This paper analyses “luxemburgian” political and economic thought and tries to associate its importance with Luxemburg’s role as a socialist and as an activist in the women’s liberation movement. Luxemburg’s “feminism,” Marxism, anti-authoritarianism and independent thinking make her a figure of continuing importance within both Marxism and feminism. At the same time, she was part of a changing political and social reality and not only passed on an important legacy to economics, but also through her political activism alerted us to the dangers of anti-democratic behaviour. Similarly, her defence of internationalism and denunciation of economically motivated imperialist wars was equally original. Summing up, it is Luxemburg who originated new ways of thinking, which go beyond simple representational thought.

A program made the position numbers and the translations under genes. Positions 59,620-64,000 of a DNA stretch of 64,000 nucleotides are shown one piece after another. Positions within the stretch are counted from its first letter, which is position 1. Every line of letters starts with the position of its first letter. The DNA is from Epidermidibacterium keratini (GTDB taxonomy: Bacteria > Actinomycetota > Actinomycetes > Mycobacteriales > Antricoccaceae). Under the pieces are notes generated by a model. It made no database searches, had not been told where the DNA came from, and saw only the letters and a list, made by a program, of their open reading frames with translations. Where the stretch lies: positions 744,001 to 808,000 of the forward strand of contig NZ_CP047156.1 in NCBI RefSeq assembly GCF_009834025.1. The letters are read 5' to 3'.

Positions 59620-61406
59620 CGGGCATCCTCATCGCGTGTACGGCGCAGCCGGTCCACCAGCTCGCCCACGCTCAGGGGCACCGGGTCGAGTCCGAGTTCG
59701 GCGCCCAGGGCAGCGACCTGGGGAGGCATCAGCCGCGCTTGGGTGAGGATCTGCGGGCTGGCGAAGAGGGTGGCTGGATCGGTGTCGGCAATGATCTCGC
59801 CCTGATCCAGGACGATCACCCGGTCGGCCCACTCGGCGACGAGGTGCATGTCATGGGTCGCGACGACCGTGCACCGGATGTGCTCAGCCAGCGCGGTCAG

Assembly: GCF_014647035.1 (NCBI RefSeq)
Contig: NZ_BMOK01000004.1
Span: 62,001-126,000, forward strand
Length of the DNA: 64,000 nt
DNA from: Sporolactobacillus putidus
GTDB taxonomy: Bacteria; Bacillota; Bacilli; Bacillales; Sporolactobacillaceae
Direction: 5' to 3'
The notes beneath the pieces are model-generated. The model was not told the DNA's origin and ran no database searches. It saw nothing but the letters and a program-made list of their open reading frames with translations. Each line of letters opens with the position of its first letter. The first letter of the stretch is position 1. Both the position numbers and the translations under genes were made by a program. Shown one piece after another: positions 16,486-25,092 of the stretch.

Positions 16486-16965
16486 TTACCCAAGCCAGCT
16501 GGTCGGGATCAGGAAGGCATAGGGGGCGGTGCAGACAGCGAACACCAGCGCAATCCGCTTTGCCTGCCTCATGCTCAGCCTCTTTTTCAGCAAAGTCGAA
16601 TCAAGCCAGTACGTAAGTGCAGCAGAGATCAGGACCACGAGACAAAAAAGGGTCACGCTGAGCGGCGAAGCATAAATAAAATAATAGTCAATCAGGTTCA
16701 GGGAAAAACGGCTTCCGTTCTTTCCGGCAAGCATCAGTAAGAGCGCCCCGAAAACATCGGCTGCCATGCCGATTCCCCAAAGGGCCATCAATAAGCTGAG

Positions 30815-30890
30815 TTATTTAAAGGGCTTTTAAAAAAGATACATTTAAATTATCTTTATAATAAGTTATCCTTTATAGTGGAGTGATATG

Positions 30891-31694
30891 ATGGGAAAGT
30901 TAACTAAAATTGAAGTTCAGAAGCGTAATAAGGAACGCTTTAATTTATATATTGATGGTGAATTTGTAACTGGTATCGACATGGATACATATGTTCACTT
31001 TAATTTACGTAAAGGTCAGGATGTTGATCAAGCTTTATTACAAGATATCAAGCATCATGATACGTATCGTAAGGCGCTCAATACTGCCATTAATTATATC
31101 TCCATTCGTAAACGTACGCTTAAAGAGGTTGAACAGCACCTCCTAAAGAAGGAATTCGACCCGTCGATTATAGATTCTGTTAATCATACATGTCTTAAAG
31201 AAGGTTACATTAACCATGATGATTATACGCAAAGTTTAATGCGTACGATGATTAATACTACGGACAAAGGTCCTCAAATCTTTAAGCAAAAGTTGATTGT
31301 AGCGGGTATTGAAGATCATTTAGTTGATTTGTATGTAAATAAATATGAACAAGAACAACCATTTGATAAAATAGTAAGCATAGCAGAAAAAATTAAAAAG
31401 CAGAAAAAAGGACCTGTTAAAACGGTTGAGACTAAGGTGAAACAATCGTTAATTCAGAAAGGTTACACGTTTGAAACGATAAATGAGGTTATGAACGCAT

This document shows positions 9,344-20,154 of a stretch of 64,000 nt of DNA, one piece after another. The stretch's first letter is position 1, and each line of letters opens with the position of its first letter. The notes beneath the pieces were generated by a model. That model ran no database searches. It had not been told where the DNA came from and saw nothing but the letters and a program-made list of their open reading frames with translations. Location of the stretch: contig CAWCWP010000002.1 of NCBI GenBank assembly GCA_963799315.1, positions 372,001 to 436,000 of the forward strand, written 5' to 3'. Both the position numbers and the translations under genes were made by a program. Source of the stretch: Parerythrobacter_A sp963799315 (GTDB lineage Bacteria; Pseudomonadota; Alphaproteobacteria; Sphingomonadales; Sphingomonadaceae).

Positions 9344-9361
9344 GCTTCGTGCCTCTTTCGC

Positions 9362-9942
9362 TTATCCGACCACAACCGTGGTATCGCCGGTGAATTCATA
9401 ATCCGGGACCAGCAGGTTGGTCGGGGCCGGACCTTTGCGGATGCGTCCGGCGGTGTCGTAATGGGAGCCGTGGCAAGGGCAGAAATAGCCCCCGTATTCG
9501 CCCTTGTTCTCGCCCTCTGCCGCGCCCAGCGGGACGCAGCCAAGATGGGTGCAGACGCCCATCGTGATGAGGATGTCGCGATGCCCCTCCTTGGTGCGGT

Trincado Aznar, E. (2004), "THE COHERENCE OF LUXEMBURG’S THEORIES AND LIFE", Zarembka, P. (Ed.) Neoliberalism in Crisis, Accumulation, and Rosa Luxemburg's Legacy (Research in Political Economy, Vol. 21), Emerald Group Publishing Limited, Bingley, pp. 241-277. https://doi.org/10.1016/S0161-7230(04)21010-0
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